I have to get this out of the way, I LOVE the Office. In my opinion, it is the greatest TV show of all time and it’s not even close. Whether it be Michael Scott’s wacky managerial style, or Jim’s continuous prank war on Dwight, the show never ceases to get a laugh out of me. After watching the show top to bottom three (ok, maybe four) times, I realized that The Office is full of valuable insights that can transform the way we approach business. So without further ado, here are Five Business Lessons from The Office.
If you’ve ever seen even an episode of the show you know Michael Scott wasn’t always the most… conventional leader. However, his branch continues to be a top performer year after year. How? By, oddly enough, good leadership. Michael for all his flaws continuously provided motivation and a positive work environment for his employees, allowing them to work at their best. Teams are far more productive when they come to work knowing that they’re going to be supported. By providing a space where your employees feel valued and safe, they’ll perform at a much higher level than if they feel they are just a number to the company. Good leadership is essential for good business.
When it comes to episodes of The Office, “Scott’s Tots” has to be one of the more memorable (for the amount of secondhand embarrassment you experience alone). In this episode, Michael promised a class of third graders that he would pay for their college if they graduated from high school. When the day comes for him to make good on his promise, he ends up backing out, giving each student a laptop battery instead. Needless to say, it was an incredibly awkward situation, and those relationships were destroyed. Whether it be with an employee or a client, breaking a promise is the fastest way to fracture a relationship. If they’re making an ask that is unattainable, be honest upfront and tell them so. That way you can either work to find a solution that works for you both, or at the very least neither party will walk away with unrealistic expectations. Underpromise and overdeliver is a saying for a reason. Making a promise you can’t keep is one of the fastest ways to undermine trust and poison a relationship. Don’t make promises you can’t keep.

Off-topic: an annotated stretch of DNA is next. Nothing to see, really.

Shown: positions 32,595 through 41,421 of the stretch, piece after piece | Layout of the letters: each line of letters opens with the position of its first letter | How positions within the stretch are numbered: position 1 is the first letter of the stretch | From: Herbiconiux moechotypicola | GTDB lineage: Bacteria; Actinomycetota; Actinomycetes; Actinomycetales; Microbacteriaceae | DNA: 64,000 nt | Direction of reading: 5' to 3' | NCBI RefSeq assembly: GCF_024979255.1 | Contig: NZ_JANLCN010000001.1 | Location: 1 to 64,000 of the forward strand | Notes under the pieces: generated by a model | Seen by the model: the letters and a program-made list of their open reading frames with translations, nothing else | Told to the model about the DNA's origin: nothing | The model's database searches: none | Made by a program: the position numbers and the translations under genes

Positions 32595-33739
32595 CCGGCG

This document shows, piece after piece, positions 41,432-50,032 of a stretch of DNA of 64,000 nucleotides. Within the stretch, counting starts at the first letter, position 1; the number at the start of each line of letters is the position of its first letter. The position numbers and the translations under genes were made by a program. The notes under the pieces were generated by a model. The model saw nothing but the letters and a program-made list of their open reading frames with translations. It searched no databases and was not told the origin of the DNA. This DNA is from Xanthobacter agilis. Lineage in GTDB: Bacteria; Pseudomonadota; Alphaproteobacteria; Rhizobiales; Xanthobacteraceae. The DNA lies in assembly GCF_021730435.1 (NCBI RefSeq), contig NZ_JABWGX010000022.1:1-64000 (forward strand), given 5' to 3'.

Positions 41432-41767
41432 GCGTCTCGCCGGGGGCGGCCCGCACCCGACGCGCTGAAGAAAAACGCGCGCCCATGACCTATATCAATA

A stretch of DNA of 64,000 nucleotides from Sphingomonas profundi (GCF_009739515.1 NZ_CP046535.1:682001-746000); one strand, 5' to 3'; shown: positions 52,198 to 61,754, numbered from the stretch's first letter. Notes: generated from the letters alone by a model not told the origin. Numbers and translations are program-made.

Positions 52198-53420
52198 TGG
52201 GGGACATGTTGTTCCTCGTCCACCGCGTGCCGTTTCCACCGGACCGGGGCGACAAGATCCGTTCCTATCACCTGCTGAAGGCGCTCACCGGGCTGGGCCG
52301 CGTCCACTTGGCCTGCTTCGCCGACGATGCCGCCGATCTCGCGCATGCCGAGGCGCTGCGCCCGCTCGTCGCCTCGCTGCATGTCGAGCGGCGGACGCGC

"You miss 100% of the shots you don't take." - Wayne Gretzky - Michael Scott
In business, playing it safe can limit growth and stifle innovation. Encouraging employees to step out of their comfort zones, experiment with new ideas, and embrace calculated risks, can lead to new ideas and improvements for your business. One of the most dangerous things a firm can do is get complacent because they have “always done it this way”. Without risk, there is no improvement, and without improvement, a business has no future. Encourage risk taking and innovation.
Throughout the series, we can see numerous examples of communication breaking down. Sometimes it would be Michael misinterpreting instructions, other times it would be the warehouse not having the supply it needed, or the infamous “Golden Ticket” incident where Michael ended up giving their largest client 50% off their paper order for the next year. While the Golden Ticket ended up working out in the company’s favor, it is a good reminder of the importance of effective communication. Without good communication, everything falls apart. Effective communication is key.
Michael may be awkward, goofy, and at times a bit inappropriate, but he is always authentic. He sees his employees as family and means it. At some point in our careers, we’ve all met someone who can only be described as “fake”. People can tell if you’re not being yourself almost instantly. Authenticity is the best way to connect with your employees and clients. Like Michael says, “Business is always personal. It’s the most personal thing in the world”. Building relationships with your team and prospective clients is a must, no matter what industry you’re in. By being authentic you give yourself the best chance at building a lasting connection. Be authentic.